Courir du Mardi Gras in Rural Louisiana

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The ancient custom of Mardi Gras was brought to Louisiana by the French.  Mardi Gras originated in Europe.  Back in the year 1755 our French ancestors left Canada and the province of Acadia and were exiled to Louisiana.  Once here, they joined other folks of French, Spanish, German and African decent, thus forming the diverse Cajun culture.  Mardi Gras (Fat Tuesday) in Louisiana got its start in New Orleans.

Mardi Gras Season or Carnival Season begins on or after the Epiphany (Twelfth night) and ends on the day before Ash Wednesday.  The celebrations precede the 40 days of Catholic prayer and sacrifice known as Lent.  From Brazil to Quebec City and New Orleans to Ireland and the UK, Mardi Gras is celebrated in a variety of fashions and even a variety of names.  With at least 200 parades thoughout the state, you are guaranteed to “pass a good time” during Mardi Gras season.  Our selection for discussion is Mardi Gras in Rural Louisiana.  Commonly known as Courir du Mardi Gras (Mardi Gras Run), the custom is carried on throughout south Louisiana.

The Courir du Marid Gras is celebrated in several rural communities in south and central Louisiana.  The more popular and well known locations include Mamou, Eunice, Tee-Mamou/Iota, Church Point, Soileau, Basile and Elton.  Pick your spot and head over there for fun like you have never imagined. Be there early as the festivitie start early in the morning.  Get swept up in the moment and experience the feeling of being back in medieval times as you watch the procession go by. 

Now let’s understand the process and procedure.  Naturally the Mardi Gras Krewes or groups gather earlier in the year to plan their Courir.    A “Capitaine” is chosen and the parade or procession route is mapped out.  Before the initial run is made the home and business owners are informed that they are on the route.  This gives them time to prepare to participate if they have chosen to.  They realize that they will have a hundred or more visitors stopping  by carrying on and reveling to beg for the items they need for their communal gumbo that evening. They do have a choice to participate or not but most are happy to so that the culture can be preserved.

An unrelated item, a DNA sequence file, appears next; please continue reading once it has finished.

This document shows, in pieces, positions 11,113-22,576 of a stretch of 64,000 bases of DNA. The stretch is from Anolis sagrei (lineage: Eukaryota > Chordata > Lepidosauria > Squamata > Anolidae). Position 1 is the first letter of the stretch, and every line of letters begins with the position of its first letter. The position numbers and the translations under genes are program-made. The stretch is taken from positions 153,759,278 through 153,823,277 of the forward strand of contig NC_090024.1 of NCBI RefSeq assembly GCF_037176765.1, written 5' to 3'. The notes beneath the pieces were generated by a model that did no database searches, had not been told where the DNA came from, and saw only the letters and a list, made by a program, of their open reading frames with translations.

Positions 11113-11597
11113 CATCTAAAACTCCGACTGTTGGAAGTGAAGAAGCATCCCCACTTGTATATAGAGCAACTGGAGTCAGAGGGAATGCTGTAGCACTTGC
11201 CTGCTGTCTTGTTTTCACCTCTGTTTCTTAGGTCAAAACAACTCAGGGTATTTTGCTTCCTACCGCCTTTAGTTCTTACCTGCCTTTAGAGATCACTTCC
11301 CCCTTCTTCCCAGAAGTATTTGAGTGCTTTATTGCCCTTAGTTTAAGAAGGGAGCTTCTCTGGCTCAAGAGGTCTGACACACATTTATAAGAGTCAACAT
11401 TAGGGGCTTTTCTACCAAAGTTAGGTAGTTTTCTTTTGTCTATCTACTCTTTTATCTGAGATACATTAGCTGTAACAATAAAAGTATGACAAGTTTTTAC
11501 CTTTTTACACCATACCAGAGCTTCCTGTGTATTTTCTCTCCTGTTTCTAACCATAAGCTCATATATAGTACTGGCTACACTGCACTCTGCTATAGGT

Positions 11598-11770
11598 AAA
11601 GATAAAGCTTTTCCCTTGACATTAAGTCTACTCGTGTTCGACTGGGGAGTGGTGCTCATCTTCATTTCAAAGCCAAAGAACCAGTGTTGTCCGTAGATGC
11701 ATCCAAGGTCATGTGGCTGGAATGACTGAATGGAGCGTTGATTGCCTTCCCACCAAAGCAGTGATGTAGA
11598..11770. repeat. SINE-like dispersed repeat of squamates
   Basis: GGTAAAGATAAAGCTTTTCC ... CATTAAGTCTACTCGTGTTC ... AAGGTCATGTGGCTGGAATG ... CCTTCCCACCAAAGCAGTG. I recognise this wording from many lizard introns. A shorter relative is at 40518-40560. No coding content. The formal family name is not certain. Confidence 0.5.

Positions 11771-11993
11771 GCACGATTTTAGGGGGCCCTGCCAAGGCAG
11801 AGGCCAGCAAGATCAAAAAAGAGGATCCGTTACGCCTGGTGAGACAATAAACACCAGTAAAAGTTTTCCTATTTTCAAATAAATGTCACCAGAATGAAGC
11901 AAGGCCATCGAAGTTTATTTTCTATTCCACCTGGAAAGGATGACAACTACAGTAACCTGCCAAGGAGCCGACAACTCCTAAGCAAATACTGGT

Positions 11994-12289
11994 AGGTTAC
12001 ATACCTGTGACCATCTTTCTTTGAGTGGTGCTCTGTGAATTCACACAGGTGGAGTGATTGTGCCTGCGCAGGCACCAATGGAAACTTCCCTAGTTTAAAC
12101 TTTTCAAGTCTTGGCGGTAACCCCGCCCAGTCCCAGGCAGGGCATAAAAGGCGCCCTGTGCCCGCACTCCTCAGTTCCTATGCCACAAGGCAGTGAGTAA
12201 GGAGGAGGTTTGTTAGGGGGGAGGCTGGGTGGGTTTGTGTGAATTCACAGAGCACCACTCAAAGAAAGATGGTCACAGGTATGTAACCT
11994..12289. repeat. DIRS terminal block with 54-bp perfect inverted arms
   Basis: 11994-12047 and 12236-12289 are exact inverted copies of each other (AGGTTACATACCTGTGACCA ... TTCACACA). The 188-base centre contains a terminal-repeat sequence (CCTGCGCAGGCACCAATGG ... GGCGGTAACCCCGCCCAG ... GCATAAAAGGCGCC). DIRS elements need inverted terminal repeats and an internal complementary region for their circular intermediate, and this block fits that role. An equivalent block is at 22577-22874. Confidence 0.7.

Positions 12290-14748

Revelers participating are dressed in their homemade costumes.  One of the things characteristic of the costume is the hat (capuchin) worn by most. It very closely resembles a dunce hat, tall and pointed.  The hat is decorated in loud colors and sometimes sports long streamers and fringes.  The attire, also very colorful, resembles pajamas.  They are loose fitting and may be ornately finished.  To complete  the effect, the participant will hide his identity with a mask.  This mask is also homemade and will be constructed with a variety of material choices.  They will get out their hot glue guns and begin creating.  One never know what they will end up with once they begin creating.   Most will be using window screen to cover the face area to allow for unabscured view.  The mask is created around this screen and finished using things such as feathers, yarn, hair, fabric and bias tape.  Some add long beaks to the fronts.  The masks vary from ornate yet subdued to wierd and scary looking.  The idea is for the revelers to disguise themselves so well that they are not recognized as they make their way through the country.